and annual inputs. As the scorecard score approaches
54/54, there is a significant reduction in installation
cost, and annual inputs of time, money, water, fuel
Individuals make choices about their yards.
The ecologically-inspired manner of decision making
explored in Living Lightly, when multiplied across thousands
of suburban yards, will result in a significant reduction
to the strain that the suburbs have on our human-designed
infrastructures and our natural resources.
Comparisons with Past Research
An important consideration for the value of this body
of research is locating it amongst existing documents
that are also attempting to guide green design.
Landscape Guide for Canadian Homes
(2004) Canadian Mortgage and Housing Corporation
Many of the “Living Lightly” guidelines
and scorecard questions are based on the guidelines
of this CMHC document. Calculations for annual maintenance
inputs of conventional vs. proposed designs are based
on another CMHC document entitled, “Definitely
in My Backyard: Making the Best Choices for You and
The Environment” (2000).
Site Design Manual for B.C. Communities
(2003) Patrick Condon, Joanne Proft, Jacqueline Teed
This publication establishes a context for basing best-practice
design, reviews the outcomes of several community design
charettes, formulates design guidelines and provides
a so-called “sustainability checklist” for
assessing communities as to how well they meet said
guidelines. The format of this checklist has been borrowed
and adapted in this project to present the “Living
Lightly” suburban yard guidelines in a scorecard
that can be used to evaluate designed and built suburban
yard landscape scenarios against the principles and
guidelines of this document.
The LEED for Homes Pilot Checklist,
(unpublished) US Green Building Council
This checklist allocates a maximum total of 14 available
points for site sustainability out of a possible project
total of 108. Living Lightly will focus only on the
site and therefore will go into much greater detail
of site sustainability than will LEED for Homes.
Smart Scorecard for Development
Projects (2002) Will Fleissig and Vickie Jacobsen
This document’s purpose is to evaluate design
of proposed communities to encourage adoption of Smart
Growth principles. There is some overlap of the Living
Lightly project with the Smart Project Scorecard in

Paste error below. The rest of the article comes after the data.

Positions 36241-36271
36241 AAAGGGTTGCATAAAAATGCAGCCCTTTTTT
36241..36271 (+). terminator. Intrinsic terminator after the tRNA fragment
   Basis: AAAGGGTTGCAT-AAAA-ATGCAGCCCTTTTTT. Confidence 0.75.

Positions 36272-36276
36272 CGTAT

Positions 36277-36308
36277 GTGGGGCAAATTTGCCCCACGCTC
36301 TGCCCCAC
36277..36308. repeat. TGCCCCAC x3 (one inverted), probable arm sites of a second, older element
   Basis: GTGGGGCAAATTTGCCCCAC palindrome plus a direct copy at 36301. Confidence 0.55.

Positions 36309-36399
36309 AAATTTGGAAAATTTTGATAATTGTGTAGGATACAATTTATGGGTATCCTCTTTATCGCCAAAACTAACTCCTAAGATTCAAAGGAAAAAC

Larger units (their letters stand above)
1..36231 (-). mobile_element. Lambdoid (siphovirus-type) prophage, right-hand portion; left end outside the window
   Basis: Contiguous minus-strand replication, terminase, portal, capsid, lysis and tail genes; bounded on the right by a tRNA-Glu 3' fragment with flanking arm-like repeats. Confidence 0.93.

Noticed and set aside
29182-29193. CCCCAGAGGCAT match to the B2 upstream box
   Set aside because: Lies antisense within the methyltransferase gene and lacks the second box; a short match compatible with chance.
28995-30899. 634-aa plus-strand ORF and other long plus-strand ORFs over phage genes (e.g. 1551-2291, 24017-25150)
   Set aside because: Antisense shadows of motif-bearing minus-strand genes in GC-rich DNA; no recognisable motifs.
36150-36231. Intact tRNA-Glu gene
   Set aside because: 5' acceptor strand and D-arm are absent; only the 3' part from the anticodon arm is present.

the areas of site design and environmental quality however
Living Lightly dives into greater detail about the reasons
why and the specifics of what.
Applicability to Landscape Architecture
The key component of this project that may contribute
to the work of residential landscape designers is the
suburban yard scorecard. This checklist may aid in the
design process or for the evaluation of existing suburban
yards based on generally agreed upon best practice guidelines.
The suburban yard scorecard suggests appropriate directions
for creating healthy yards with minimal impact and maximum
The Need for New or Further Research
Future applications of this project could have the impact
on suburban yard design that LEED is having on buildings.
With the suburban yard scorecard developed for this
project as a starting point, the scorecard should be
refined through the input of numerous academics and
industry professionals who could contribute their experience
and knowledge to create a consensus on all aspects of
the scorecard; number and wording of questions, presentation
style, etc. A subsequent goal would be to use the scorecard
as a checklist that would inform a LEED-type rating
system for suburban yards. The potential would be to
assign a relative value to each of the scorecard questions,
based on their degree of importance in minimizing impact
and maximizing function of suburban yards, similar to
the way the LEED rating system defines and evaluates
‘green buildings’ and awards them a certification
or silver, gold, or platinum status.
Adapting the LEED approach to suburban
residential yards would likely promote integrated, environmentally
conscious site design and raise awareness of the benefits
of designing for minimal impact and maximum function.